Shortbread has been enjoyed since the Middle Ages (according to a quick internet search) and is one of the simplest desserts you can make, consisting of only a few ingredients. I think of it as a socially acceptable way to consume multiple sticks of butter, which is what we all truly want to do anyway. Shortbread was one of my favorite desserts before Ted Lasso made it cool; Tartine Bakery has long served dainty rectangles of simple shortbread dusted with superfine sugar, and that’s always been one of my go-to baked goods when I visit. I like to take a bite and give myself a moment to imagine a simpler time; I imagine I’m in a cozy cafe somewhere in the UK, in a small village with cobbled streets that were built to hold horses and carriages, a place where frequent rain showers make the nearby hills appear to glow with the truest definition of green.
Speaking of green, I invited my parents over on St. Patrick’s Day this year for a “meal” of shortbread and scones with apricot jam, to which they contributed a plate of bacon. A fine feast, indeed. I hid five plastic eggs containing a single chocolate chip each and an illustrated clue to the next egg around the backyard, culminating at our little apple tree in which I’d hidden a handmade (not by me) leprechaun lass. Phoebe was stoked on the chocolate chips, bemused by the clues, and interested in the leprechaun but, I suspect, a little sad it wasn’t made out of more chocolate chips. Jonji joined us for dinner at our friends’ house for homemade pizza, and the night ended as I’m sure most people’s do, with our naked children dancing to ABBA like little crazed woodland sprites. All in all, a lovely St. Patrick’s.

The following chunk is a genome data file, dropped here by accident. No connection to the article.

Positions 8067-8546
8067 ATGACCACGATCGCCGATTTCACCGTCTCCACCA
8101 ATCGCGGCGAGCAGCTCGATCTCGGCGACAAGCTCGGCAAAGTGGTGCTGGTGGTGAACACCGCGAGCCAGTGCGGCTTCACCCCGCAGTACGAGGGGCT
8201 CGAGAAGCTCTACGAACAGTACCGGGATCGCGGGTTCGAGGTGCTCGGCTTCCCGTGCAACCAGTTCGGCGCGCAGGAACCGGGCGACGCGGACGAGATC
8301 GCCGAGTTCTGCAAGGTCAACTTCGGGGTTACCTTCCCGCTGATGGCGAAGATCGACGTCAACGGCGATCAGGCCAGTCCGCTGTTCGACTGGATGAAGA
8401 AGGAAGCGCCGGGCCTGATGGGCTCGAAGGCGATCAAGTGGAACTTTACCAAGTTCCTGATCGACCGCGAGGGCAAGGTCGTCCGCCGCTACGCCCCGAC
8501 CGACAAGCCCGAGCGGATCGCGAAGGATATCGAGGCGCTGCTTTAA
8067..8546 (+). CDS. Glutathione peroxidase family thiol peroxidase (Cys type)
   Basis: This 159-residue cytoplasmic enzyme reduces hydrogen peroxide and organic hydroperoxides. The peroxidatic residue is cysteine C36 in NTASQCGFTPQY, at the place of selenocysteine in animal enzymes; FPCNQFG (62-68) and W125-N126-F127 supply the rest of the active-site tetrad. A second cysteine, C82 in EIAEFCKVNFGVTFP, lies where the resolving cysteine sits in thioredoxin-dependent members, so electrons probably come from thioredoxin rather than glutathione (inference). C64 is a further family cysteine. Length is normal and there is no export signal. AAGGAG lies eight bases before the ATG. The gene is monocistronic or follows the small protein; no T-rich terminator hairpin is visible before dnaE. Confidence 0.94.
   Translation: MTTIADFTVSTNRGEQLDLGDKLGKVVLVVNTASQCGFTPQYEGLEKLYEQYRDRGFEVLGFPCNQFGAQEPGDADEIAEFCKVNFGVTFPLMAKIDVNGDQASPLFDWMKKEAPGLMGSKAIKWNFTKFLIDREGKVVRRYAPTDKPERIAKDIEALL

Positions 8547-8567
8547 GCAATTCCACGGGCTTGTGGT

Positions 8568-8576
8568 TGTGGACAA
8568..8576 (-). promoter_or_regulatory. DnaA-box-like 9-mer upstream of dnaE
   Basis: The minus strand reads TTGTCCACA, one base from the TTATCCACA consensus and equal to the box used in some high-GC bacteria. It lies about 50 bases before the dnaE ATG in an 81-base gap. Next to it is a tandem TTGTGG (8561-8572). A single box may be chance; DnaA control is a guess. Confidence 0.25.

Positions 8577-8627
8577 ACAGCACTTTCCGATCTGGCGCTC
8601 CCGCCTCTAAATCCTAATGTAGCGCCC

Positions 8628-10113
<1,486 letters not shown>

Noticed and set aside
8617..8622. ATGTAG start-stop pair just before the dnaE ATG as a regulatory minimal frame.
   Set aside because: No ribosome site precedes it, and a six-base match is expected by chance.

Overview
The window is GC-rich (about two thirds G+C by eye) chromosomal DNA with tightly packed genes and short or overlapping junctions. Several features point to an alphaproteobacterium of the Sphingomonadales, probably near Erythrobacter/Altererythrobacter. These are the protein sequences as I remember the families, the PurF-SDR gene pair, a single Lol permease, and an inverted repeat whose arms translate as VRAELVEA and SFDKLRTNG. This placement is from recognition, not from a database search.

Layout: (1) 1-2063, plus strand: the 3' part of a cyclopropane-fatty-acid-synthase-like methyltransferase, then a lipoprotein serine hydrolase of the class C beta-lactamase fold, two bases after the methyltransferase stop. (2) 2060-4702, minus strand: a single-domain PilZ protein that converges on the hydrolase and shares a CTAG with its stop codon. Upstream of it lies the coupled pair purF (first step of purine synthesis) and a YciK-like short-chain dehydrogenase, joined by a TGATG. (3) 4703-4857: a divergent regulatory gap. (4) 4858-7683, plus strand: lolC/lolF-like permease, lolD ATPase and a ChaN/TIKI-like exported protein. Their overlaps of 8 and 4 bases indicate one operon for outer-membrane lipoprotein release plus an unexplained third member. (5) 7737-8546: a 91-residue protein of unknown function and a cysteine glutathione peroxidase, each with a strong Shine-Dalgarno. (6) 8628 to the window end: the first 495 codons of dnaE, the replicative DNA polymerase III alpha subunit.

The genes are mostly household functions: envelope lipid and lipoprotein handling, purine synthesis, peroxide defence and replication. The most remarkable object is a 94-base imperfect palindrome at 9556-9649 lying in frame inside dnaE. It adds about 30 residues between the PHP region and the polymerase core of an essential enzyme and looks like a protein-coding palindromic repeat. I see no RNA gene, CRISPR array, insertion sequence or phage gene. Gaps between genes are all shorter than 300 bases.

But back to the shortbread. I can easily eat five or six of these buttery rectangles in one day (this is not an idle threat—I have actually eaten that many in a 12 hour period). They’re not too sweet, which makes them almost feel, perhaps dangerously so, like a snack. Cut into rectangles and stacked, they resemble gold bars (maybe from the pot at the end of the rainbow?). The dusting of superfine sugar is optional, but it does make the bars look like they’re sprinkled with magical fairy dust when the sun hits them.
Fun fact: my dad recently wondered aloud why this treat is called “shortbread”—maybe you’re wondering that too. The term “short” in baking means a high ratio of fat to flour; in layman’s terms, this means crumbly, tender, and buttery. So basically, all the best things.
makes one 8×8-inch tray, about 18 slices | adapted from Smitten Kitchen
230g (2 sticks) unsalted butter at room temperature, cut into chunks
80g (⅔ cup) powdered sugar, sifted to remove lumps
½ tsp fine sea salt
270g (2 cups) all-purpose flour
45g (about ⅓ cup) cornstarch (you can use tapioca or potato flour instead)
1-2 tbsp superfine Baker’s sugar
Preheat the oven to 325°F. Line an 8×8-inch baking tray with parchment paper.
In the bowl of a stand mixer fitted with the paddle attachment, combine the butter, 80g powdered sugar, and ½ tsp fine sea salt. Mix on medium-low speed until smooth and a little fluffy, scraping down the side of the bowl a couple of times. Add both flours and mix until just combined; a rough dough will form but it’ll still be pretty clumpy.
Tip the dough into your lined tray and, using an offset spatula (or a combination of your hands plus a clean measuring cup) spread and press the dough into an even, smooth layer. This will take some time to get it totally even and smooth, but persevere, it will get there eventually!
Bake in the oven for 25 minutes. Take the tray out and carefully slice into your desired shapes (you can use a skewer to make dotted indentations as well, if you’d like). Return the tray to the oven for another 35-40 minutes, until a lovely golden color all over. Let cool for about 20 minutes, then sprinkle with superfine sugar (optional), making sure to tap and twist the tray to get an even spread. Let cool fully before lifting the shortbread out and cutting into rectangles along your previously made cut-lines.
These are best when they are completely cool and might even be best the day after baking (good luck waiting). Enjoy!